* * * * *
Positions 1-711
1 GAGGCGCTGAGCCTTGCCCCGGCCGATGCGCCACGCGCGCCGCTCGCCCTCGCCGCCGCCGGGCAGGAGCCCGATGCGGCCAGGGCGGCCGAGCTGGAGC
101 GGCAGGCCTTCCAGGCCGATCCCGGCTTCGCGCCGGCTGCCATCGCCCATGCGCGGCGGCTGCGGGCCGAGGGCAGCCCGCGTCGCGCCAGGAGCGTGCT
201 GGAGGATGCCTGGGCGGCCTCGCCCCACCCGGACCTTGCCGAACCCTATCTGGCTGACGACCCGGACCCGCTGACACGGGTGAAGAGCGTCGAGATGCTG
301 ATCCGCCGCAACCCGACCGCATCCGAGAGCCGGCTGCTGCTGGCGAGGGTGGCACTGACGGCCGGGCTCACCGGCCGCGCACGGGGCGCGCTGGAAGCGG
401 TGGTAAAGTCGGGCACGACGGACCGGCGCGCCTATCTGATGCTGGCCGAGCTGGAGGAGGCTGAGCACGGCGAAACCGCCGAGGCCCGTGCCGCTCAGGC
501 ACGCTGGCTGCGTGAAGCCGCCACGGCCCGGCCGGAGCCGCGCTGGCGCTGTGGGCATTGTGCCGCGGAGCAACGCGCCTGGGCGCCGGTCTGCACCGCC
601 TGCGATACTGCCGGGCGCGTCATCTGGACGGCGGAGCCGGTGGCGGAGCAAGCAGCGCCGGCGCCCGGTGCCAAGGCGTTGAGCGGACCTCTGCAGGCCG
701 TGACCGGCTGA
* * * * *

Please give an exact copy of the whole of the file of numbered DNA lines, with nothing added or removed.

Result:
Positions 1-711
1 GAGGCGCTGAGCCTTGCCCCGGCCGATGCGCCACGCGCGCCGCTCGCCCTCGCCGCCGCCGGGCAGGAGCCCGATGCGGCCAGGGCGGCCGAGCTGGAGC
101 GGCAGGCCTTCCAGGCCGATCCCGGCTTCGCGCCGGCTGCCATCGCCCATGCGCGGCGGCTGCGGGCCGAGGGCAGCCCGCGTCGCGCCAGGAGCGTGCT
201 GGAGGATGCCTGGGCGGCCTCGCCCCACCCGGACCTTGCCGAACCCTATCTGGCTGACGACCCGGACCCGCTGACACGGGTGAAGAGCGTCGAGATGCTG
301 ATCCGCCGCAACCCGACCGCATCCGAGAGCCGGCTGCTGCTGGCGAGGGTGGCACTGACGGCCGGGCTCACCGGCCGCGCACGGGGCGCGCTGGAAGCGG
401 TGGTAAAGTCGGGCACGACGGACCGGCGCGCCTATCTGATGCTGGCCGAGCTGGAGGAGGCTGAGCACGGCGAAACCGCCGAGGCCCGTGCCGCTCAGGC
501 ACGCTGGCTGCGTGAAGCCGCCACGGCCCGGCCGGAGCCGCGCTGGCGCTGTGGGCATTGTGCCGCGGAGCAACGCGCCTGGGCGCCGGTCTGCACCGCC
601 TGCGATACTGCCGGGCGCGTCATCTGGACGGCGGAGCCGGTGGCGGAGCAAGCAGCGCCGGCGCCCGGTGCCAAGGCGTTGAGCGGACCTCTGCAGGCCG
701 TGACCGGCTGA